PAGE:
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Original Issue

1 Los Angeles Lakers It may take time to work in the new cast members, but this show will have a familiar ending: a parade in June

About a week into training camp, Samaki Walker had to sit down
and extract his sneaker from his mouth. "I take back my words on
the triangle's being easy to learn," he said, wearing a rueful
smile. Walker had spent the first few days playing center as
Shaquille O'Neal recovered from off-season surgery on his left
pinkie toe, but as soon as Walker moved to forward--where he
will likely spend most of this season--the intricacies of the
offense invented by Lakers assistant Tex Winter (and validated
over the years by head coach Phil Jackson) became evident. Then
again, Walker isn't used to playing with the Big Bailout, who
only returned to the lineup last week. "Shot clock running down,
things not going well, dump it into Shaq," says Walker. "That's
a pretty good play in any offense. And it's going to be a pretty
good play for a long time."

So we get to the essence of these Lakers. Yes, they're well
coached, and yes, they have an offensive system that has
produced the NBA champion in eight of the last 11 seasons. But
mostly what they have is the game's most dominant force, and if
that's not enough, they also have Kobe Bryant, who appears ready
to become the best player in the game under seven feet and 330
pounds. Yes, it's conceivable that by January, Bryant and O'Neal
will be feuding again--quietly or on Page One of the Los Angeles
Times--about whose team this really is. (It's Shaq's team,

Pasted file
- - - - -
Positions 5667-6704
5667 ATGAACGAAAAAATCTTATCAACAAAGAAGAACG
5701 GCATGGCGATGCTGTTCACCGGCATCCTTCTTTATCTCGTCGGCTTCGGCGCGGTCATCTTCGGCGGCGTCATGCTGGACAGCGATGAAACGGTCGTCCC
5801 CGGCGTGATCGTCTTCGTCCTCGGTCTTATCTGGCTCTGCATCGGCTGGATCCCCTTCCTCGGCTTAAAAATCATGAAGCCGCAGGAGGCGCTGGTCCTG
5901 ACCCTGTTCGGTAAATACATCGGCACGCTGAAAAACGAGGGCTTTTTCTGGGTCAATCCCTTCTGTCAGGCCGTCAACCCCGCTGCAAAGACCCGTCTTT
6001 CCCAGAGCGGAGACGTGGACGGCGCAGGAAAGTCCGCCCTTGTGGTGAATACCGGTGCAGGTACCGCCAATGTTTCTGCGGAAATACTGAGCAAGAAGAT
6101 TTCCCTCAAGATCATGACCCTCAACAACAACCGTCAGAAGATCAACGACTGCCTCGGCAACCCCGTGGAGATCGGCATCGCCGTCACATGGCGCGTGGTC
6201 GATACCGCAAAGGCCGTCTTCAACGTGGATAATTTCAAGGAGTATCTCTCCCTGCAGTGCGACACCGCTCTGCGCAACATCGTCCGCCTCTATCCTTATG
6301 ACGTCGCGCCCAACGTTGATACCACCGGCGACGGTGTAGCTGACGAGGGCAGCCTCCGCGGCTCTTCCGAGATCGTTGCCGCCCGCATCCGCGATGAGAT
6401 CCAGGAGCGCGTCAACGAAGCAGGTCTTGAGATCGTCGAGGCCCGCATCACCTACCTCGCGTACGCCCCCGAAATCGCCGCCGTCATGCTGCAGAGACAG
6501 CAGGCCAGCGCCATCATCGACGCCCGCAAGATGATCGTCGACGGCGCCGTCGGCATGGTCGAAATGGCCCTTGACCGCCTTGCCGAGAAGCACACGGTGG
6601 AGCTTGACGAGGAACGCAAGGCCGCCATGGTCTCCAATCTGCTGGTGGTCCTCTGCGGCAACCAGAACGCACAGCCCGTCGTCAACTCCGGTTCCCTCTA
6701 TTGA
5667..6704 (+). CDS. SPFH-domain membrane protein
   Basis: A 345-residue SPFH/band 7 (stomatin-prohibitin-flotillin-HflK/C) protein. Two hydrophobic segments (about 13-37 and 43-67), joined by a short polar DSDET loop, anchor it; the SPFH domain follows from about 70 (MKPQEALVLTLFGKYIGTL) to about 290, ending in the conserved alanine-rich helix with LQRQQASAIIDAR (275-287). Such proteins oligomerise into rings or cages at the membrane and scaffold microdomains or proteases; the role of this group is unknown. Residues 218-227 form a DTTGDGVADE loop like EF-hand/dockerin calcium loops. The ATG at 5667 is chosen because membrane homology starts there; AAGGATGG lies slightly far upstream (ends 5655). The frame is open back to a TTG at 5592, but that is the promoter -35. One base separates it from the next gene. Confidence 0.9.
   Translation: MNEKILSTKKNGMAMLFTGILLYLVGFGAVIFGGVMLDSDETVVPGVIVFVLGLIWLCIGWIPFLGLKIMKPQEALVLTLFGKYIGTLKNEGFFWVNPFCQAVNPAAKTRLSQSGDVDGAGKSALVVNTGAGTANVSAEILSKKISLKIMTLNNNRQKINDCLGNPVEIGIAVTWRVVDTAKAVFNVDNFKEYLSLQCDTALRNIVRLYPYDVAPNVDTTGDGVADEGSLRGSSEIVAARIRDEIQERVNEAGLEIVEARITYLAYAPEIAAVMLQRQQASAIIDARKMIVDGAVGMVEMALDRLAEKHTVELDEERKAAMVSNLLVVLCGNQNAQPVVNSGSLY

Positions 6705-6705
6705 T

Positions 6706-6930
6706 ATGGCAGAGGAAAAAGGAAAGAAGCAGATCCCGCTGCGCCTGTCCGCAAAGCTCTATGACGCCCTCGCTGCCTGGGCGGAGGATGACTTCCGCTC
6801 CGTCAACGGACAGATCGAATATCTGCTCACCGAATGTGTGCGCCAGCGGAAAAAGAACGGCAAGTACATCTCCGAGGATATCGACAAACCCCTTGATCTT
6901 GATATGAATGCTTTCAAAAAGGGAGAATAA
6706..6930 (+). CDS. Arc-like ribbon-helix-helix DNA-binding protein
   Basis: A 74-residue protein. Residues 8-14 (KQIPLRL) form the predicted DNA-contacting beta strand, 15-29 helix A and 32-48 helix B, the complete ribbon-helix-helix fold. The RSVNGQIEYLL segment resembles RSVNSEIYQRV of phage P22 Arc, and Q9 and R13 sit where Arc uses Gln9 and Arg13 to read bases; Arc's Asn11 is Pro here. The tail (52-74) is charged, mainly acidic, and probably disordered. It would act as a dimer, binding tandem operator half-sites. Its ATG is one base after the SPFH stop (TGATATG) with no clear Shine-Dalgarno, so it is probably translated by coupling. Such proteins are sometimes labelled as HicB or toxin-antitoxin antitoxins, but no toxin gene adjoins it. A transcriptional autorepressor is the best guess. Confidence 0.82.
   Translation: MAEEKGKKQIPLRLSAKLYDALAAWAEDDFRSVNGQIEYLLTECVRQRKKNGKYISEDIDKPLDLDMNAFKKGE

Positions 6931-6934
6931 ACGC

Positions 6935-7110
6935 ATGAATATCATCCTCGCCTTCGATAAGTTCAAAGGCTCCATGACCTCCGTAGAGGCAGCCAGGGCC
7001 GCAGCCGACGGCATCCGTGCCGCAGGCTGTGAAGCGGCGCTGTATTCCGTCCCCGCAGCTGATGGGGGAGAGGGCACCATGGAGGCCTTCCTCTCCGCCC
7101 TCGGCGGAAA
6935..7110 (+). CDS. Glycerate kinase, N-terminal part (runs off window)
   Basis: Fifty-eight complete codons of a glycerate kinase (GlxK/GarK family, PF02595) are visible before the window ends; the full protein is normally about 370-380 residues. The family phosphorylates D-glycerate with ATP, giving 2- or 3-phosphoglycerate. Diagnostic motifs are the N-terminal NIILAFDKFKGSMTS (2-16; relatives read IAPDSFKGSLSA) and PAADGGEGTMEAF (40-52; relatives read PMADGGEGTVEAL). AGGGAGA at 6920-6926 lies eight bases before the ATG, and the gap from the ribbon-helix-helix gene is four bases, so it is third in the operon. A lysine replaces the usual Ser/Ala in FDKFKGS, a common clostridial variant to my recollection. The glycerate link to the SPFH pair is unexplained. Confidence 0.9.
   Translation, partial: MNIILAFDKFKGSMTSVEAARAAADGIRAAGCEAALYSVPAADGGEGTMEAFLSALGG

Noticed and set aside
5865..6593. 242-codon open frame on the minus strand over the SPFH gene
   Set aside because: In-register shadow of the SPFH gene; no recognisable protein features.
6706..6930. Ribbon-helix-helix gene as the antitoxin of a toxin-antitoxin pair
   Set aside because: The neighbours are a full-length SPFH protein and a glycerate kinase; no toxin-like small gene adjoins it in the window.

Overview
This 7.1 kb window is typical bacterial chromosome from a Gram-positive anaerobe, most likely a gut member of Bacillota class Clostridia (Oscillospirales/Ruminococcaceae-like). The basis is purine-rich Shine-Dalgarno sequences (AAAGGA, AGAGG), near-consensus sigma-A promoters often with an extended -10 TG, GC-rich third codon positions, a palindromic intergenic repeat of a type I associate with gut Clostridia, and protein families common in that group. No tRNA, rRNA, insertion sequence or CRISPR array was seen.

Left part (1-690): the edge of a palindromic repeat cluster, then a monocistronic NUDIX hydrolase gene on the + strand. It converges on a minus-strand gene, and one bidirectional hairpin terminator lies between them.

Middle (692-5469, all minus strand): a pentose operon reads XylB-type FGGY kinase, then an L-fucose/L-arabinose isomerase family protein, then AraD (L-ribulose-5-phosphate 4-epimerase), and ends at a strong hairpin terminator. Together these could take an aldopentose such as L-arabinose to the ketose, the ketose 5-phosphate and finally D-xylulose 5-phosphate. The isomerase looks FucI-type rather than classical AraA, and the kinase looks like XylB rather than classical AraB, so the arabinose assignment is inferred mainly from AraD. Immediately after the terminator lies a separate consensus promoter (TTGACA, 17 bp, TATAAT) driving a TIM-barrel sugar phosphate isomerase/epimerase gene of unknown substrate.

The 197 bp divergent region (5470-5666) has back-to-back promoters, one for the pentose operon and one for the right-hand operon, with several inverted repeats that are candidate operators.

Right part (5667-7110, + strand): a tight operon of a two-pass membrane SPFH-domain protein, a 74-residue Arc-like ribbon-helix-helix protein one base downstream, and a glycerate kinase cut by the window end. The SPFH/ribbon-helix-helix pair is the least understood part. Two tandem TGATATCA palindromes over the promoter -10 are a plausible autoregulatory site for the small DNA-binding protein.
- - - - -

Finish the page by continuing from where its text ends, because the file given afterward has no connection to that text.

except when double-teaming and poor foul-shooting dictate that
it become Kobe's team.) Only after that issue was resolved last
season did L.A. begin kicking butt and taking names. However,
Bryant, now 23, seems much more mature, comfortable and poised,
not to mention supremely talented in every phase of the game.
"When things go wrong, he's one of the guys to speak up," says
Walker, who signed a free-agent contract in the off-season, "and
guys listen."

Bryant has become such a leader that he even offered tonsorial
advice to O'Neal, who had grown a modest Afro and talked about
going with braids. "I told him shaved was his look," says Bryant.
"Got to get back to being the Diesel." Sure enough, Shaq sheared
it all.

Still, there is a big question as Jackson pursues his third
three-peat: Even after making their usual batch of perspicacious
moves (adding Walker and guards Mitch Richmond and Lindsey
Hunter), did the Lakers suffer a net decline when they chose not
to re-sign Horace Grant and Ron Harper? There is a school of
thought that all championship teams must tweak their roster the
following season to juice things up a bit. Losing two valuable
veterans, however, is more than tweaking. "We got excellent
players to replace Horace and Harp," says Rick Fox, "but we lose
nine rings between them. It's not a question of replacing their
leadership. It's a question of replacing their knowledge and
experience, knowing what to do in May and June when the margin
of error gets small."

Considering the injuries to O'Neal and point guard Derek Fisher
(who is not expected to return until mid-November after his
second surgery on his right foot) and the adjustment problems of
working Richmond, Hunter and Walker into the rotation, the